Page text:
Translegal.com teaches legal English, and this week they had an entry on the verbs used for ending a contract: How to End Things, by Peter Dahlen.
I’m rather obsessed about this topic because it’s something I was never satisfied with when I was teaching legal translation. Indeed, contract is rather a big beast to teach translators because on the one hand there are the elements of the law, but these need to be followed up by a long consideration of the texts used in practice.
Back to Translegal: obviously these drafting tips are elementary information for those drafting contracts in the USA. Translators into English need to know which verb corresponds to the verb in their source language. This is a recurrent problem – worst of all to teach, I think.
The Translegal list is a good starting point, defining four nouns:
Termination typically refers to the ending of a contract, usually before the natural end of the anticipated term of the contract, which may be by mutual agreement or by exercise of one party of one of his remedies due to the default of the other party.
Cancellation refers to the ending of a contract by destroying its force, validity, or effectiveness. Generally, cancellation puts an end to a contract by discharging the other party from obligations as yet unperformed, usually because the other party has breached or defaulted.
Expiration (or expiry) signifies a coming to an end of a contract period.
Rescission generally refers to the act or process of rescinding (i.e. undoing or unmaking) a contract. More specifically, it refers to the right of the parties involved within a contract to return to the identical state they were in before they entered into the agreement.
Repudiation refers to the refusal to perform a duty or obligation owed to the other party. It consists of such words or actions by the contracting party as indicate that she is not going to perform her contractual duties in the future.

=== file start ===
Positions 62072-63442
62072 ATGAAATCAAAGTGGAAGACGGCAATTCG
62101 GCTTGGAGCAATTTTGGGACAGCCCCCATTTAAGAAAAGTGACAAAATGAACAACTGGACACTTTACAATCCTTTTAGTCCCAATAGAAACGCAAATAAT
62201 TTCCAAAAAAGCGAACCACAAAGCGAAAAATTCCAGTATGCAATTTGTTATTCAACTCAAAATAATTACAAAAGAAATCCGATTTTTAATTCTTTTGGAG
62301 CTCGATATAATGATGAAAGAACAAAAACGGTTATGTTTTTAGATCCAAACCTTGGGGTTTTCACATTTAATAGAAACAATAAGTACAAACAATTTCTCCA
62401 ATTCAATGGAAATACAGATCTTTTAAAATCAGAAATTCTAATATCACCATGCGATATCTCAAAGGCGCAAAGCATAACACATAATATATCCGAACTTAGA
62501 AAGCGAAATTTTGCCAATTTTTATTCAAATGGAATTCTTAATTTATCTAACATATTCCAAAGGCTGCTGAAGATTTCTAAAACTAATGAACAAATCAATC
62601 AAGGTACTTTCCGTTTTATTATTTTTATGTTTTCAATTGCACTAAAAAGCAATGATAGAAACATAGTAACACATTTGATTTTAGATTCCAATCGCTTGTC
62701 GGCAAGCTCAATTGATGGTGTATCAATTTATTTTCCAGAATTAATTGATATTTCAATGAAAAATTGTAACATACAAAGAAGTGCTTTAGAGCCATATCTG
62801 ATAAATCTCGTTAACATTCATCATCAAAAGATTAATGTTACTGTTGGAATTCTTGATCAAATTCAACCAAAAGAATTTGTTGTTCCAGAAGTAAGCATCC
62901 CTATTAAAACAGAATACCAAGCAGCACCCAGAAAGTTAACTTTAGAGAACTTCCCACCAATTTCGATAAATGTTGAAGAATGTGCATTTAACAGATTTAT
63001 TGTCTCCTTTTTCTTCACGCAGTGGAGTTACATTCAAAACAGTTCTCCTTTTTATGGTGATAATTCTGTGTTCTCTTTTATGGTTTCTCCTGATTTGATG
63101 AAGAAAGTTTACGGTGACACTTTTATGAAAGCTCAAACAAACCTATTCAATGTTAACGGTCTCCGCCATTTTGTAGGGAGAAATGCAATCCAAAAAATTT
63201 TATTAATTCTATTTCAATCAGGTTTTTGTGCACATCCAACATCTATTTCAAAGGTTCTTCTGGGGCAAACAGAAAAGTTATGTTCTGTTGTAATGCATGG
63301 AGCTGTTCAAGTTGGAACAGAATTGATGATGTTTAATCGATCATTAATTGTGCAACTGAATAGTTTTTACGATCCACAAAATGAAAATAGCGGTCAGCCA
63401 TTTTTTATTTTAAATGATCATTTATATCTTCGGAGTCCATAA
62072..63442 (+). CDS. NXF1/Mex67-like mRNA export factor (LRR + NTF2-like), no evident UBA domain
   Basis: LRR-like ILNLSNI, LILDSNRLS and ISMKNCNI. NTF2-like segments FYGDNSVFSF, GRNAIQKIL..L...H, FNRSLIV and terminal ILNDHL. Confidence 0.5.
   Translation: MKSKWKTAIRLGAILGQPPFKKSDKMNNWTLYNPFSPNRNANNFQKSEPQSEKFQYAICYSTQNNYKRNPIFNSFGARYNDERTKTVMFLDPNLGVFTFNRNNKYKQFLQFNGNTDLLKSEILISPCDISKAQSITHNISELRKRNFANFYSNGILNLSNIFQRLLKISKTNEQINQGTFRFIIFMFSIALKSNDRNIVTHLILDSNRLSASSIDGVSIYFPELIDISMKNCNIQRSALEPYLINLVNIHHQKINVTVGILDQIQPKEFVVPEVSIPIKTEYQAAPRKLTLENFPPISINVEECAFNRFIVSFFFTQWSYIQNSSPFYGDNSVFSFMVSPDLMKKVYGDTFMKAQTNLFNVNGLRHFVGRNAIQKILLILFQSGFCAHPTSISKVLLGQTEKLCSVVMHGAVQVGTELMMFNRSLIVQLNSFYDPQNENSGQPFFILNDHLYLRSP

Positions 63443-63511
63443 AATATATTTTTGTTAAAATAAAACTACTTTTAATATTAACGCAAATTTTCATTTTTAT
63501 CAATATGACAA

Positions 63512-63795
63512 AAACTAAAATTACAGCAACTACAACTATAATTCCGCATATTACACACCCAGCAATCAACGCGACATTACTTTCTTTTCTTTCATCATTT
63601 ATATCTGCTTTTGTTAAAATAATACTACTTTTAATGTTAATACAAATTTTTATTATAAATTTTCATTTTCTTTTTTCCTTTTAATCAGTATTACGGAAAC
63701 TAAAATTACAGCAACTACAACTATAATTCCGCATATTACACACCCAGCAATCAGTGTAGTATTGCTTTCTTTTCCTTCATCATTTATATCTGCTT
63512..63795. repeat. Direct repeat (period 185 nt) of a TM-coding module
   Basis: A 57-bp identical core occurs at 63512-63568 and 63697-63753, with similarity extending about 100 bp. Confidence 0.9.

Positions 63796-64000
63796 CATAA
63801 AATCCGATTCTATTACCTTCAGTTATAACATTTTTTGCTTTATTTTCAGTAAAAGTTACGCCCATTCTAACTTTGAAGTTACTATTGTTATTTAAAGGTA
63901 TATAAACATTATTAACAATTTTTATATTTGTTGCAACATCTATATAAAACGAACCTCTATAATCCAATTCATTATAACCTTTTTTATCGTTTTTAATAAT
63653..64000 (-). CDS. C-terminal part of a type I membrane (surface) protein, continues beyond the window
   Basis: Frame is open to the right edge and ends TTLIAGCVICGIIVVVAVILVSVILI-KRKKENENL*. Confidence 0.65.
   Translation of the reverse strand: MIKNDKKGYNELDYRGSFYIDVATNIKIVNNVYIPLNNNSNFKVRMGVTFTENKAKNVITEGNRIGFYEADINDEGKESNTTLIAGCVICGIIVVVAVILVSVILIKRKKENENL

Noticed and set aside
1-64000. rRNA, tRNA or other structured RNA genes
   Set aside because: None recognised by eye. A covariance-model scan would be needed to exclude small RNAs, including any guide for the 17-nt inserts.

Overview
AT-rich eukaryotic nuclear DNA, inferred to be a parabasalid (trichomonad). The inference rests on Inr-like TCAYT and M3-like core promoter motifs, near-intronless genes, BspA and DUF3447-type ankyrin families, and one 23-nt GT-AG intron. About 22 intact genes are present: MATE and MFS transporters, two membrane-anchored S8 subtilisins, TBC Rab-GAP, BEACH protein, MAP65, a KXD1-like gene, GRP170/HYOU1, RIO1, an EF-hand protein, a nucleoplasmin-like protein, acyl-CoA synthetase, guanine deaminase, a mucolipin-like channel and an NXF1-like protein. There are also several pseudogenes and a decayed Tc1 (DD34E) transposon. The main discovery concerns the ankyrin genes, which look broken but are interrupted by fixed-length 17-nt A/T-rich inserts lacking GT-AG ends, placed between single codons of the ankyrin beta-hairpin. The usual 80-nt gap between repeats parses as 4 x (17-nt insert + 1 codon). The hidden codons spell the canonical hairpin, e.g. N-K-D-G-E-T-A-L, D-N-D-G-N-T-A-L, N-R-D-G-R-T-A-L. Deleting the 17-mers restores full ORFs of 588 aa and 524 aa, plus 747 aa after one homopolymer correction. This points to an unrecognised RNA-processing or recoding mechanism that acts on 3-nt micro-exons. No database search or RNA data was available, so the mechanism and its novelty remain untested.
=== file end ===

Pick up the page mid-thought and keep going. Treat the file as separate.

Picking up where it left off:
Let me start by saying that expiry is the common term in British English, rather than expiration. And throwing out the term repudiation for translation purposes, at least from German. Repudiate is the verb commonly used when a minor seems to have entered into a fairly weighty contract and is permitted to get out of the contract within a certain time after reaching the age of majority. This is a narrow sense and not one I’ve ever needed in translation from German. It implies not only rejecting one’s own contract, but being legally able to do so (under English law).
Expiry is also an easy one – if a contract expires, it does so automatically. It’s the other three verbs – terminate, cancel and rescind – which describe an act by a party to the contract.
Now, let’s consider the German. I’ll just start by listing some of the collocations in Romain’s DE>EN dictionary:
als ungültig behandeln: to repudiate
anfechten: to avoid
aufheben: to cancel by mutual agreement
kündigen: to terminate
I’ll add Rücktritt
The situation varies according to the kind of contract – for example, a lease of land is an ongoing contract which sooner or later may be terminated/gekündigt by one of the parties, whereas a contract of sale is a one-off arrangement which will normally just be completed with no particular irregularities.
I don’t see great problems in linking kündigen and terminate (I seem to remember that some non-law translators on a UK mailing list got rather excited about the idea of terminating employment – presumably they had read more science fiction than law – and wanted to use dismiss. Dismiss is OK (or not OK) if the employer does it to the employee, but the employee can’t dismiss the employer). One can also get tied up in knots about termination and notice of termination – kündigen can mean both – but I think most translators can sort that out.
Rescission (to rescind) usually means putting an end to the contract and putting both parties back into their original positions, as far as possible (ex tunc). But it doesn’t always!
Cancel, I gather, tends to mean ending it from the present point (ex nunc).
I was going to pursue this topic further, but I think it has reached the point where no one would have the energy to read any further. I think what might be good would be for me to make a list of legal terms with their meanings as relevant to translators into English. But not today.